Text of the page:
This year for my birthday I'm treating myself to a writing conference. A friend of mine from the Dayton group was going and said, 'come along, it will be fun and educational!' I thought to myself, 'well, I'm not working on a romance novel, though I have a few ideas kicking around in the back of my head, but it would still be a lot of fun to hang out with other writers, particularly my friend, and the workshops all look incredibly valuable no matter what genre you're writing. OK, sign me up!"

So I agreed to go, signed up, and found out that I'll actually even get to pitch to an agent.

This sent me off into another tizzy, because I'm not working on a romance. But that is not the point of this post. The point is that my friend and I were talking, and she mentioned that she's going to wear a suit to her pitch. Her day job is a lawyer, and her writing has law elements, so she's using it as another card to play in her pitch.

I joked back that I was thinking of wearing my steel-toed boots and safety glasses and pitching a novel called 'Production Line Passion.' And now I can only think of the jokes. I mean, at my old job the company motto was 'sharing the pleasure of production with our customers.'

Just think of all the possibilities!

  • Everything was mass produced...except for their love.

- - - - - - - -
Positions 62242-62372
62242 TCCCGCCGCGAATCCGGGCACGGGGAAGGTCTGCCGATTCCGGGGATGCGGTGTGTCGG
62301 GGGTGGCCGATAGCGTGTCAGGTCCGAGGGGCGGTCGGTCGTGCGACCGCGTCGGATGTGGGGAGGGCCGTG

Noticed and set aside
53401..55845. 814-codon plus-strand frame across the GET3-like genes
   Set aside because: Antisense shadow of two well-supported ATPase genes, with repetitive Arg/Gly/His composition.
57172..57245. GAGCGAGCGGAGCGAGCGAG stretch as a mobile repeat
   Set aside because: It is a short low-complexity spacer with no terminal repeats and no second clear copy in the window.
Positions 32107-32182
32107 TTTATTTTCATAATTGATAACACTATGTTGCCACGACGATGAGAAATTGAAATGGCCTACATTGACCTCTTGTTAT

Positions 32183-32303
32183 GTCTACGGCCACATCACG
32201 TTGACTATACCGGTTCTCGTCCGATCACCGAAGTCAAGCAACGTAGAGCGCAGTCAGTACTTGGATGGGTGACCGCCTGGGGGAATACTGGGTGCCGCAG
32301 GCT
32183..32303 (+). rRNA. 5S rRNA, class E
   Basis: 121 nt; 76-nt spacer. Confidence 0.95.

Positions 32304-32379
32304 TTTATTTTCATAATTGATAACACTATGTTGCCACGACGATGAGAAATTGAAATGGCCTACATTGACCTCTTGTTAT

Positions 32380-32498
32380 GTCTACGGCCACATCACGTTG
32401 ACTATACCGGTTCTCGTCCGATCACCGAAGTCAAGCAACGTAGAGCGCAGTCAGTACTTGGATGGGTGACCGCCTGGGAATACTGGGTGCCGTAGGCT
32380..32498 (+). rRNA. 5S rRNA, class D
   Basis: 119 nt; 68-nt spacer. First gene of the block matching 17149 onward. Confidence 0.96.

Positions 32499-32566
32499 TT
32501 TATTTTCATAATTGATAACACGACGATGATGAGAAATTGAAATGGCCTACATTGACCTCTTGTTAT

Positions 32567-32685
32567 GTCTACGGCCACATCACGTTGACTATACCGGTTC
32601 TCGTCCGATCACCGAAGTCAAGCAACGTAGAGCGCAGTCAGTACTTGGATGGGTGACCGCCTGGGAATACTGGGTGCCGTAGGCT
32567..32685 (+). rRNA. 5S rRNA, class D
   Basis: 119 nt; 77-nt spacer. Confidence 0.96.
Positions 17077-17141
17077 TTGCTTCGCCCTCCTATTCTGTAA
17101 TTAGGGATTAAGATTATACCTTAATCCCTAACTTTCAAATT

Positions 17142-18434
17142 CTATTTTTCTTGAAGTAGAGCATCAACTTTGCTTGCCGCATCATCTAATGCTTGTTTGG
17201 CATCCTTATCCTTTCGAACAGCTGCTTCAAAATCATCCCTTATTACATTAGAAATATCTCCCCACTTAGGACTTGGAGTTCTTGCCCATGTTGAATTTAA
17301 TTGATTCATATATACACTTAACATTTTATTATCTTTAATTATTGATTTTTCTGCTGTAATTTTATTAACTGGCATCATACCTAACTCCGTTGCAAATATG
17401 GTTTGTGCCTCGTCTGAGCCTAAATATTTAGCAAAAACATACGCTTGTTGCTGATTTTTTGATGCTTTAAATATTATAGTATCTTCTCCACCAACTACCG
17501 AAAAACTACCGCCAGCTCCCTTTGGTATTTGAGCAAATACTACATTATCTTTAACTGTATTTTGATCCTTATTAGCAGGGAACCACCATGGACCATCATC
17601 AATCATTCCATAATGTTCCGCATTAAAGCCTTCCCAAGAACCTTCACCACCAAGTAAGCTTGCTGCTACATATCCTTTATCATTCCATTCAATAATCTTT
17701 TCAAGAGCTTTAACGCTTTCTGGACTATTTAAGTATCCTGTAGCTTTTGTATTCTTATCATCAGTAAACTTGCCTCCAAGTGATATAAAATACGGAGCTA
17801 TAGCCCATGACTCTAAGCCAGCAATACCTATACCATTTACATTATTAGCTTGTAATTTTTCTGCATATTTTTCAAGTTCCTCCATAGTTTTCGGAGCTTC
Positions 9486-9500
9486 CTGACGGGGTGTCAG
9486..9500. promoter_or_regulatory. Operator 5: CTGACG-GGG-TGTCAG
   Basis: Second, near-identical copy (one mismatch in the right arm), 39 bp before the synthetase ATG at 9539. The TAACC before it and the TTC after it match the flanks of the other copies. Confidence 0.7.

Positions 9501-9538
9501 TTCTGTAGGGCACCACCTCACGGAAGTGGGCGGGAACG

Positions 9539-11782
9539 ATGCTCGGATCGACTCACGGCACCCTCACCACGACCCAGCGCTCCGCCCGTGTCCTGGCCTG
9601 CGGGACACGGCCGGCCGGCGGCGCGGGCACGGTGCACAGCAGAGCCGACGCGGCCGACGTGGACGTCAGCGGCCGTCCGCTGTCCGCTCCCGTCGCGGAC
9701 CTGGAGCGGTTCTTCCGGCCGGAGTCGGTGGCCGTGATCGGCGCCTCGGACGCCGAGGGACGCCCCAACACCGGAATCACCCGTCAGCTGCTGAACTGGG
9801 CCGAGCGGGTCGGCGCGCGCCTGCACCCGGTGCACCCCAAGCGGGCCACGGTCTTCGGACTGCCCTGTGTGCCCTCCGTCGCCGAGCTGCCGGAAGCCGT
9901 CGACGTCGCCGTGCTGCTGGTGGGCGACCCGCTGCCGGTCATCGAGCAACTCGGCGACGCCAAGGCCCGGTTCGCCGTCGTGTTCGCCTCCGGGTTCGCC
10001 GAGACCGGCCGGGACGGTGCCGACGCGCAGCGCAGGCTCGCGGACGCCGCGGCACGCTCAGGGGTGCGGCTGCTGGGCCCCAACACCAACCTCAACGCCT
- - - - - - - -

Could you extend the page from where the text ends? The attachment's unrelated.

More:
• A Riveting story

  • Sparks fly on the spot weld Line

  • He'd poka-yoked his heart, but there was no countermeasure for her love


I could keep going, but I'd only get deeper into manufacturing terminology.
kaitou: (Hmph)
Don't you hate it when you have a great idea for a story, and then you find out that canon...or reality...does not fit your plan?

Ah well, back to the drawing board.

Writing Foo

Jan. 5th, 2007 09:00 am
kaitou: (Damn I'm Good)
Last night I went to the first meeting of my new writing critique group. What a blast!! I hope I'll feel the same way next week when MY stuff gets critiqued. But I think we've got a very smart, good critique group shaping up. Not many people attended last night, but I think that the feedback was excellent. I thought it was as good as Clarion.

It was interesting having so many lawyers in the group, which really put a different spin on things. Before we got started with the critiquing there was a long discussion about copywrite and confidentiality. And after an equally involved conversation about pen names, and whether or not they're necessary. So of course I had to tell the story about O. Henry and Anne McCaffery and how my goal is to write a story about dragons giving each other the wrong gifts and no one will ever believe that my name is my real name. Honestly, the only thought I've given to pen names is for writing in different genres. 'In for a Penny' is a meringue of a fantasy, while I hope that the Victorian Hong Kong stuff will coalesce into something more of a gingerbread in density after a retooling. But, of course, as I mentioned in the group, that's really putting the cart ahead of the horse. Names can wait until I have an agent...or, like...an actual manuscript.

One of the women in the group has a tendency to read very very deeply into things. Lots of comments like "I can see a very strong sense of economic underpinnings to this story. A lot of it revolves around money and the economy," for a book which ultimately is pretty much about sentient cabbage. I can't wait to see what she makes of my brand of crack!fic. Since I'm not ready with the first bit of Penny rewrite, I'm inflicting the First Contact story on them.